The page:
multiplying shades – homage to A.W. -

You may feed these vague fishes painted in black-and-white.

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Originally posted on EarTickles:

True story: Les Scott (a.k.a. Neu Gestalt) and I live in the same city, and worked in the same organisation, and yet we’ve never met. “Altered Carbon”, his début release, was an astonishing tour de force. Indeed, it’s one of my five favourite electronica albums ever. “Weightless Hours” has been three years in the making. That’s a long time by any standards. Given how much I love his first album, I hoped so much that I wouldn’t be disappointed. Thankfully, I had nothing to fear.

“Toxicology” begins with lapping water and breathy shakuhachi over band-passed crackles and phased synths. A glitchy pattern breaks out, underpinned by an immense bass. Simple piano notes are then draped over all of this, creating a fabulous contrast of acoustic and electronic instruments. It’s a cracker of an opener, signalling in advance how the album might develop. “Abandoned Cities” has a cinematic oriental feel, with melted shakuhachi notes warping themselves…

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nice…

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Yoshi Maeyama:

the photos are very impressive, but too artificial.

Originally posted on CNN Photos:

Amateur photographer Lee Jeffries was in London four years ago to run the annual marathon. While walking around Leicester Square the day before the race, he snapped a photo of a homeless girl across the street.

She noticed him taking her picture and yelled at him for being intrusive.

“I could have just left and walked away, but I actually went and talked to her and heard her story,” Jeffries says. She was an 18-year-old drug addict and both of her parents had died. “That changed my focus on photography, and that’s where it all started.”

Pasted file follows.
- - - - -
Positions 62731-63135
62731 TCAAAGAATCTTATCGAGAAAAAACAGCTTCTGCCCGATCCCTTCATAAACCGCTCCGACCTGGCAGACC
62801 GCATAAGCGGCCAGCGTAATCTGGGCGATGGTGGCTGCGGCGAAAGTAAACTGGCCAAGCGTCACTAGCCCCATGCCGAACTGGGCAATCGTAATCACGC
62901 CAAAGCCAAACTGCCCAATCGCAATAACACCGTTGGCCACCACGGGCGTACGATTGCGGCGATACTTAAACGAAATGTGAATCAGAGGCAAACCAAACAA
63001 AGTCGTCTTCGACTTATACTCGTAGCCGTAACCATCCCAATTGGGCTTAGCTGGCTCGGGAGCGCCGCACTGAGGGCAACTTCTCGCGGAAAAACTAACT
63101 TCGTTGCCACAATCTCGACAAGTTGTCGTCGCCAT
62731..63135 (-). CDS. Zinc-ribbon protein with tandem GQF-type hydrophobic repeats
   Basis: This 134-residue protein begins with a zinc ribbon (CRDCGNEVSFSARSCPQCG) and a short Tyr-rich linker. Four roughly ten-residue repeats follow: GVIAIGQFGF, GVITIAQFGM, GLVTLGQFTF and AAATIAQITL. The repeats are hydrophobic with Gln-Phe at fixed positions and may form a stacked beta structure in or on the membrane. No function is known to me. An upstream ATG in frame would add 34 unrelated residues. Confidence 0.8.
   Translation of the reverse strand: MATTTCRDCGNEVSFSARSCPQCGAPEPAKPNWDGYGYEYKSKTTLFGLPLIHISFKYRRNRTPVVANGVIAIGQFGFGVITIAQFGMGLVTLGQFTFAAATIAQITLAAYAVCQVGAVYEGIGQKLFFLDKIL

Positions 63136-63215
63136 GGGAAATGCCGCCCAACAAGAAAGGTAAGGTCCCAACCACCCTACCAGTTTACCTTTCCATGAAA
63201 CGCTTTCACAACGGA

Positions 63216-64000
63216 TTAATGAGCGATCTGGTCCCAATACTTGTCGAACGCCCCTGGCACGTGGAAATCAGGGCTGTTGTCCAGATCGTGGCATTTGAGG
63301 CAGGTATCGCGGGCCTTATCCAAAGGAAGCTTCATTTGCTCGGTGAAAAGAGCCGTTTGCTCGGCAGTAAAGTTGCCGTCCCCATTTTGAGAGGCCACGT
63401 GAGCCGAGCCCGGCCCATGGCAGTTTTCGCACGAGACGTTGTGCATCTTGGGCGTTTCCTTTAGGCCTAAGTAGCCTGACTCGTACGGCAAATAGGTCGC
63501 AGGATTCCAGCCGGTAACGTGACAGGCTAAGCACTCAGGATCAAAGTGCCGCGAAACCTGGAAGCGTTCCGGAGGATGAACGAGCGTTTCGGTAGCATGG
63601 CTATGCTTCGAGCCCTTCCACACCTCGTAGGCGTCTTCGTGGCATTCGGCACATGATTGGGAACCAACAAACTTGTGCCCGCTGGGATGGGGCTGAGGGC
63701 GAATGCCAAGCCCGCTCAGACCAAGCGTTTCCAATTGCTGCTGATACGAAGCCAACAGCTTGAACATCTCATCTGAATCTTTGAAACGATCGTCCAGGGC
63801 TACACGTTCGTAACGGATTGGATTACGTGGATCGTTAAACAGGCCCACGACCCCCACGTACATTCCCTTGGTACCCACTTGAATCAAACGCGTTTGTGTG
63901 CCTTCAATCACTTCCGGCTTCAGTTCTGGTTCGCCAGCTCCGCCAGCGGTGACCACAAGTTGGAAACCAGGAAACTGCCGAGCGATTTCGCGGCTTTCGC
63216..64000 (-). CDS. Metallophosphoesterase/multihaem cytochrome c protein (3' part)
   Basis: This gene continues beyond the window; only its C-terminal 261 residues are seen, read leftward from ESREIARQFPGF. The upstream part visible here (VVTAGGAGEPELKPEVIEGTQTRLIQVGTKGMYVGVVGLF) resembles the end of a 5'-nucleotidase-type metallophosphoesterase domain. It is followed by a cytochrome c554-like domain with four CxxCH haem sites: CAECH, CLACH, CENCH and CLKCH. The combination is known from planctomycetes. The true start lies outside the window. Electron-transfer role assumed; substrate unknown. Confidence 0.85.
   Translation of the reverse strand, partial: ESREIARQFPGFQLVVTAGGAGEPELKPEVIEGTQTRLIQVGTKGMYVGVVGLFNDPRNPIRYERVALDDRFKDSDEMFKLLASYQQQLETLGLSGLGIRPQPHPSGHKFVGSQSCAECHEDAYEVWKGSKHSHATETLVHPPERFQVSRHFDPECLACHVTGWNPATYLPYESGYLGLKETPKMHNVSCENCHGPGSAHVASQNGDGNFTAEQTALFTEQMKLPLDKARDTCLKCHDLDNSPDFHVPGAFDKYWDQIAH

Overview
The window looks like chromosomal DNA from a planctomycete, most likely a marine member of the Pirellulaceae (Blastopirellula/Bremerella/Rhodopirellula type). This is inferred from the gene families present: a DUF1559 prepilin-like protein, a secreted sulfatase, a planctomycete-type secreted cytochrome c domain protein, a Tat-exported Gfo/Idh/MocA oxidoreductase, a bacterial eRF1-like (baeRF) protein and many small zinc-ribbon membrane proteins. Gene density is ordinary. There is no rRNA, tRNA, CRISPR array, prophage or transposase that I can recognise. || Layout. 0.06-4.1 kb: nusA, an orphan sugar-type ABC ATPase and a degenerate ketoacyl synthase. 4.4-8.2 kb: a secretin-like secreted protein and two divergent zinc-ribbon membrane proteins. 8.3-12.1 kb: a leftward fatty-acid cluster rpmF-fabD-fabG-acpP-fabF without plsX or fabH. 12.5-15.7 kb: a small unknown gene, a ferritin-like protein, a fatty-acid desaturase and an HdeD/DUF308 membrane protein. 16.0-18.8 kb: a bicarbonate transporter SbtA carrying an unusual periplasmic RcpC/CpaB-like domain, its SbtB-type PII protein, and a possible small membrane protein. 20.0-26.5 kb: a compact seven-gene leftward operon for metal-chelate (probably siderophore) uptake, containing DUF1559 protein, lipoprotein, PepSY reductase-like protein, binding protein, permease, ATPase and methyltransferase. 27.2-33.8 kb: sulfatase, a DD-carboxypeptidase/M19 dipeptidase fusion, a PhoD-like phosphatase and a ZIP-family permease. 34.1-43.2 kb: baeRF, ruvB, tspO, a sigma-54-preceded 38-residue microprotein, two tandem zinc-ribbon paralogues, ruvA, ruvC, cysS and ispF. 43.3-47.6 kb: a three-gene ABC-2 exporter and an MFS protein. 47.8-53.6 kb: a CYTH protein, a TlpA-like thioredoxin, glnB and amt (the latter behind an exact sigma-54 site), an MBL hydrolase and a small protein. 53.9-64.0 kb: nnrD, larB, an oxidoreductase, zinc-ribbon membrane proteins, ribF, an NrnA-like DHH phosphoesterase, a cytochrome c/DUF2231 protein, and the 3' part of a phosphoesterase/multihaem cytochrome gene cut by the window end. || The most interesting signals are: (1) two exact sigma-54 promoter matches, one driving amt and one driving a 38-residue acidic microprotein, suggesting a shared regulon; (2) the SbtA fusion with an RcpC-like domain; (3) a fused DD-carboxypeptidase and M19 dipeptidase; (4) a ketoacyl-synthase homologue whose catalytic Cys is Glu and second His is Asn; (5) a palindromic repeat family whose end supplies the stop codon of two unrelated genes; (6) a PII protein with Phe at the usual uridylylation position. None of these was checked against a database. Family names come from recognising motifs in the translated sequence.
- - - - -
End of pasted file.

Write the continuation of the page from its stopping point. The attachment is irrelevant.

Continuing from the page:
Since then, he has captured intimate portraits of dozens of homeless people around Europe and the United States. What started as a hobby for the Manchester-based accountant has turned into a “personal crusade.”

“Obviously I don’t photograph every homeless person I see,” Jeffries says. “I have to recognize something in the subject. I can’t…

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a certain slant of light — one year since M.K.’s passing

ご存じ、デビッド・シルビアンがミック・カーンを悼んだ鎮魂歌。
ビデオのヴァージョンは、Daid in the Woolに、A Certain Slant of Light (for M.K.) のタイトルで収められている。
歌の後のインストは、Brilliant Treesを想い起させるかのように、霊性の音が漂う。
エミリ・ディキンソン(1830-86)のこの詩には、様々な和訳があるが(坂本龍一氏も訳しているらしい)、
アルバムの中でやや異色のこの曲を傾聴すると、D.S.の声が想念を伝えてくるかのような錯覚に襲われ、
僭越だが、曲調に合うかのように訳してみた。
詩の和訳は初めての挑戦(ただ先達訳を参考にさせて戴いた…)だが、
詩とは; 文学~音楽の狭間、または「言葉以前」のものが蠢く音楽のような気がする。
As fans know, David Sylvian sings “A Certain Slant of Light” for Mick Karn as a requiem.
This Emily Dickinson’s poem has often been translated into Japanese,
but I dare to try making another Japanese version which could be tune with the song.

 

                                一筋の斜光

There’s a certain slant of light            一筋の斜光が差す
On winter afternoons,                 冬の午後に
That oppresses, like the heft             聖堂の重々しい調べのように
Of cathedral tunes.                   心にのし掛かる

Heavenly hurt it gives us;               与えられた 妙(たえ)なる痛み
We can find no scar,                  なんら傷跡はない
But internal difference                 ただ胸のうちは違う
Where the meanings are.               多くの想いが蠢く

None may teach it anything,             なにも教えてはくれない
’tis the seal, despair,                  それは封印、そして絶望
An imperial affliction                  厳かな苦悩
Sent us of the air.                    彼方から我々へと

When it comes, the landscape listens,        それが来るとき、景色は耳をそばだて
Shadows hold their breath;              影も息をひそめる
When it goes, ’tis like the distance          それが去るときは
On the look of death.                  死の姿と離れるかのよう

(by Emily Dickinson)
 
image : a certain slant of light

翻訳参考:
冬の午後
川辺の雑草のささやき
【シルビアン】David Sylvian/JAPAN 5【ジャパン】
関連blog:
r.i.p.MICK KARN ~メモリーを闊歩する天賦の芸術家~
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memo-ir

Everything and Nothing = 無一物
ヒッグス粒子 Higgs boson = 質量の発生
蛋白質の“星”

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鍛冶職人と音楽・上演アート ジャワにおいて~人類学者S.アン・ダナムの視点*


■米経済人類学者S.アン・ダナム(1942-95)は、インドネシアのジョクジャカルタ市郊外にある一つの鍛冶村落、カジャールを14年間にわたり調査した。彼女は労作の博士論文Surviving against the Odds, Village Industry in Indonesiaの中で、ジャワにおける鍛冶職人と音楽、上演アートの関連を特筆している。

repost: the original was uploaded March 29, 2011

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